The British government has factored in a contingency scenario wherein in case it faces issues with the supply of COVID-19 vaccines, the government could use the help of the British military, said British Foreign Ministry’s spokesman James Cleverly in a statement.
The UK has approved the COVID-19 candidate from Pfizer and BioNTech, which is being manufacturing in Belgium. Last Thursday, the British government received the first batch of 40 million doses which arrived by a truck via the Channel Tunnel. Since the Pfizer and BioNTech vaccine requires to be stored at -70 degrees Celsius, its logistics, including transportation, can be complicated. Customs clearance could add to headwinds given the absence of a EU-UK trade deal.
Envisaging such a scenario, the British government confirmed to Sky News and to the BBC that it could possibly use the help of the military to transport the vaccine from Belgium; it could also use the armed forces to help distribute them.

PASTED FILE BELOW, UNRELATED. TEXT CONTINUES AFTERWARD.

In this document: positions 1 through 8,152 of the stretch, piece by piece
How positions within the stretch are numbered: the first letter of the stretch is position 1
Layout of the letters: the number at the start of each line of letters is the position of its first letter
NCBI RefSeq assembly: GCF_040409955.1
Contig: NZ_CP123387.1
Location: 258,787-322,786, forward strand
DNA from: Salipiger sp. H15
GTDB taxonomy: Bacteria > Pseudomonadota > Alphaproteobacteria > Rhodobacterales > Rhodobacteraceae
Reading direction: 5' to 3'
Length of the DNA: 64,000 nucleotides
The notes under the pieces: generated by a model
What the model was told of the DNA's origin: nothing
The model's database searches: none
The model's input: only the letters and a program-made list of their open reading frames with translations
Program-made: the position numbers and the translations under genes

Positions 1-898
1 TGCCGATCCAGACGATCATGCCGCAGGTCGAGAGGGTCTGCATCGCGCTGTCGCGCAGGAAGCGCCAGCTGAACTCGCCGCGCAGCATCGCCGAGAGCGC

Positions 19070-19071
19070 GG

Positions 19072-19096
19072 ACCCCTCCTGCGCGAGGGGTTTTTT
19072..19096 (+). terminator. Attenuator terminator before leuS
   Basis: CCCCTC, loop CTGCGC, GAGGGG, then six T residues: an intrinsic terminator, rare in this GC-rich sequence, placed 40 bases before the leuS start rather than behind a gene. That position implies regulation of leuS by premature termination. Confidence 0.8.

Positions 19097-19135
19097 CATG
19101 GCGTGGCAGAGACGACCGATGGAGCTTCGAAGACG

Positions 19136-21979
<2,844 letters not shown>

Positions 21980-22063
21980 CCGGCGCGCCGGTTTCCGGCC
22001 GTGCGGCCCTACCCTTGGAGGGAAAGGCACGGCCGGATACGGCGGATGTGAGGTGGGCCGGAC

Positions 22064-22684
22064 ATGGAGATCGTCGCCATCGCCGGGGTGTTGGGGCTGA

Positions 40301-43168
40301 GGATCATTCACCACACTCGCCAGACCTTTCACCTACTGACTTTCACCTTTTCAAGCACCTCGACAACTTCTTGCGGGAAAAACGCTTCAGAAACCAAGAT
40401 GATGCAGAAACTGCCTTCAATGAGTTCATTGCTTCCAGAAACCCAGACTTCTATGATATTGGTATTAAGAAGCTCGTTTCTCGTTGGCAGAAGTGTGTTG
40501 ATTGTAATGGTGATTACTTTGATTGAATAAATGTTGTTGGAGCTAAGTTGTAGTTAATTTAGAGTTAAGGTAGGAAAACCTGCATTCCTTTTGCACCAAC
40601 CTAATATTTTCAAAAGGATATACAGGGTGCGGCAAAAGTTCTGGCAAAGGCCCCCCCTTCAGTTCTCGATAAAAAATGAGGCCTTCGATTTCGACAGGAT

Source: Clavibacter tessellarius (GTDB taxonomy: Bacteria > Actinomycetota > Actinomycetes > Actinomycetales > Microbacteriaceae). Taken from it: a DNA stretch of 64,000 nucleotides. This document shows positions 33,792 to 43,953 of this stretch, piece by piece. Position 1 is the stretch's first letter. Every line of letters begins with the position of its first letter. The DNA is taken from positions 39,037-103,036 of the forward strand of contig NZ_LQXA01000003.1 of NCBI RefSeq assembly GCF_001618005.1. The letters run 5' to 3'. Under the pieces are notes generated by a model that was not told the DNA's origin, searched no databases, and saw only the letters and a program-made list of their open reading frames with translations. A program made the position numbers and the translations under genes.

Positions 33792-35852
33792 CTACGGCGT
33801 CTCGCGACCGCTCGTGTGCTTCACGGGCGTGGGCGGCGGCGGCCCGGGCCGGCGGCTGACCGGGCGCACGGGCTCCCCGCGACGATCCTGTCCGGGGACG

“We have extensive plans to ensure the safe supply of this vaccine. As you can imagine, this is an absolute priority, and we are committed to ensuring that we deliver this vaccine to the UK. We looked at the possible use of non-commercial flights; there are border arrangements,” said Cleverly to Sky News.
In the event Brexit trade negotiations fall apart, Cleverly said he believes that the EU will not impede the transportation of the vaccines.
“It’s about people’s lives. I have no doubt that the EU will help us to make their transport easier, and we have our independent transport plans to ensure the delivery of vaccines,” said Cleverly.
Following the British drug regulatory agency MHRA approving the use of the Covid-19 vaccine developed by Pfizer and BioNTech, Britain has become the first country in the world to start administering the vaccine.
The Government has already made a deal to buy 40 million doses, which will be sufficient for 20 million people. The bulk of this order will be fulfilled after the new year.